Jason Alexander Defines 'Yada Yada' for Verizon Visible
All hail the Lord of the Idiots!
Jason Alexander headlines a campaign for Verizon Visible, reprises his '90s schtick to fine effect.
A :30 tweaks the funnyman's "yada yada" routine from Seinfeld in a set-up that skewers commercials from Visible nemesis Metro by T-Mobile, which also employed the catchphrase (sans Jason).
Well played, Visible. Props for tapping George Costanza himself to zing a competitor's claims. Seinfeld never goes out of style, and the approach taps into adland's heightened nostalgia craze. Plus, phone wars harken back to the Clinton era (remember all those dueling long-distance commercials?). So, Jason seems right at home.
Also, it's comforting to see the beloved star—an icon from pre-internet-saturation days!—still doing his thing in 2023. It's not a performance about nothing. This is definitely ... something.
"Visible isn't afraid to go head-to-head on the details to showcase the brand's simple and transparent $25 single-line unlimited plan," brand CMO Cheryl Gresham. "Visible’s mission is to show it has nothing to hide and is fully transparent in its offerings to consumers."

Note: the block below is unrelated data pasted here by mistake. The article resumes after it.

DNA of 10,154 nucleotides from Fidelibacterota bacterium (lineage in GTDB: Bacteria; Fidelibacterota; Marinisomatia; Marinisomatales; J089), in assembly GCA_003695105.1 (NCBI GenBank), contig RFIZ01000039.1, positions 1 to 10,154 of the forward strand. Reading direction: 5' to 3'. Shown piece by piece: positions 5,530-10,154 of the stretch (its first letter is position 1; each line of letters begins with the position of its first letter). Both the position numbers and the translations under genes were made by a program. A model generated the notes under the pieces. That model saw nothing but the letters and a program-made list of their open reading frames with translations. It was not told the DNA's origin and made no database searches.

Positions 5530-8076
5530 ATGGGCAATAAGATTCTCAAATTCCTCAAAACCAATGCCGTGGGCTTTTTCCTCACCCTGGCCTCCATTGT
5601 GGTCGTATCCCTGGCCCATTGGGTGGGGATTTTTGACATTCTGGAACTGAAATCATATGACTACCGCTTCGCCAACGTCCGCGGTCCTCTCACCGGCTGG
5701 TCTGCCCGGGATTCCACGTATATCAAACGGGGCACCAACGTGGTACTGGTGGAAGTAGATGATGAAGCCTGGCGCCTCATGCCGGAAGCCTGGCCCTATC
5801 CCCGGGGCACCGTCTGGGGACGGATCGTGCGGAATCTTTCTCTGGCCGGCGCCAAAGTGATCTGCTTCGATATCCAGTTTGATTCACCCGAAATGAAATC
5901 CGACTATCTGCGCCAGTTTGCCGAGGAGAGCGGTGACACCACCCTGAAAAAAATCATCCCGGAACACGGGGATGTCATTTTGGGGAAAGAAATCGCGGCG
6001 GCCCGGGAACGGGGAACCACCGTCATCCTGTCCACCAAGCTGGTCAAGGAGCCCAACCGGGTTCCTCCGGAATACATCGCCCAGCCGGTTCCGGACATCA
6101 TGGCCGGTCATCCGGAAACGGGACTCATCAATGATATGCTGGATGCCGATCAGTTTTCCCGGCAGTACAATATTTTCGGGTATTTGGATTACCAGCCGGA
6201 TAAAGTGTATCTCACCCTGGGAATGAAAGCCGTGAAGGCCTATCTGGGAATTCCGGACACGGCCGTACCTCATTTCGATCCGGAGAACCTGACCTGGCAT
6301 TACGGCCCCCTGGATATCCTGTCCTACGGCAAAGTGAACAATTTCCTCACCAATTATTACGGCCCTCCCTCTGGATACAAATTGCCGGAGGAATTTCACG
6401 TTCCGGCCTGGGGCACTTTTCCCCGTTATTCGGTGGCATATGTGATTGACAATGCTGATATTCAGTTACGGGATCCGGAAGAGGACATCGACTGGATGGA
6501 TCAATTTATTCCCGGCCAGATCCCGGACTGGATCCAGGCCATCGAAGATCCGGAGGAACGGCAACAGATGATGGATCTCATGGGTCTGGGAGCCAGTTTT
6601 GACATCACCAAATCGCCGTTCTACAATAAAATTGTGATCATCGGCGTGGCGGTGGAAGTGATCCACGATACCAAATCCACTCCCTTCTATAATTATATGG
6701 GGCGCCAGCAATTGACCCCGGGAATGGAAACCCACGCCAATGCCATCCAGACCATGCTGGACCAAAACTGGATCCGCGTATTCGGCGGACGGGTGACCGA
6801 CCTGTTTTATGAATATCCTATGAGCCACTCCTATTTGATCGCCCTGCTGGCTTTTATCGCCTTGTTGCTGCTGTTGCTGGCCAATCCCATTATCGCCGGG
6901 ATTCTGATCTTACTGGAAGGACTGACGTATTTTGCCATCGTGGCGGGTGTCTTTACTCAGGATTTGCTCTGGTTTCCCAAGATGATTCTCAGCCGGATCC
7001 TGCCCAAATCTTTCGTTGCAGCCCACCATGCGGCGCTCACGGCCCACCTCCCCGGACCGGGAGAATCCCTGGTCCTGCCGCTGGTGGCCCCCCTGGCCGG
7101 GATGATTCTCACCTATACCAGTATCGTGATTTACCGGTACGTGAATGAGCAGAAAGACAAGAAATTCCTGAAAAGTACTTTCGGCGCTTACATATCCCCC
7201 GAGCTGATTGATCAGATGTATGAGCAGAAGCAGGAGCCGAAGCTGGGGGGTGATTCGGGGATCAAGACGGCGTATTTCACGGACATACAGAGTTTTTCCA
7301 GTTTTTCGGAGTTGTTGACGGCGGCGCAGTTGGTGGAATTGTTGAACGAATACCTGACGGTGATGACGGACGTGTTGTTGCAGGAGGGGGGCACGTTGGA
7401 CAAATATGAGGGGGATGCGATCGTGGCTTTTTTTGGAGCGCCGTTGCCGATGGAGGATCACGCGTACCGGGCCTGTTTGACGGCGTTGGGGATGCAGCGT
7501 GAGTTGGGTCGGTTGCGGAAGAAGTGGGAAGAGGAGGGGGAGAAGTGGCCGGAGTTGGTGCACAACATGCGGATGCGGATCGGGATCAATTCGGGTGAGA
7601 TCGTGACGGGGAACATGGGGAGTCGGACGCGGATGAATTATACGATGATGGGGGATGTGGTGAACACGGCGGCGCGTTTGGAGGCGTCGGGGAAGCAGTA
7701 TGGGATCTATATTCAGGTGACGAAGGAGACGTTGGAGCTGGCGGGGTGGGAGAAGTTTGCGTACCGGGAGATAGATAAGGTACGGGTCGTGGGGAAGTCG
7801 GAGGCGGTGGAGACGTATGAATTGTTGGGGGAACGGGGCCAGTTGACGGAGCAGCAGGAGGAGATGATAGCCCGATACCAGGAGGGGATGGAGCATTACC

Jason's son Gabe Greenspan co-stars.
"The chemistry between the two was incredible and both worked hard with us and our creative agency Madwell to create a funny, truthful ad," Gresham says. "Jason made script adjustments to really connect to the dialogue and show the truth of what 'yada, yada, yada' really means."
Directed by Chris Sojka, the spot will run across TV, OLV, paid social and digital.
UPDATE: Keeping the story alive for another 10 minutes, T-Mobile fired off a response. Couched as "An Open Letter to Jason Alexander," the missive states: "We think you missed some important facts about what sets Metro apart." The brand proceeds to make its case and invites the actor to swing by one of its stores and check out what it has to offer.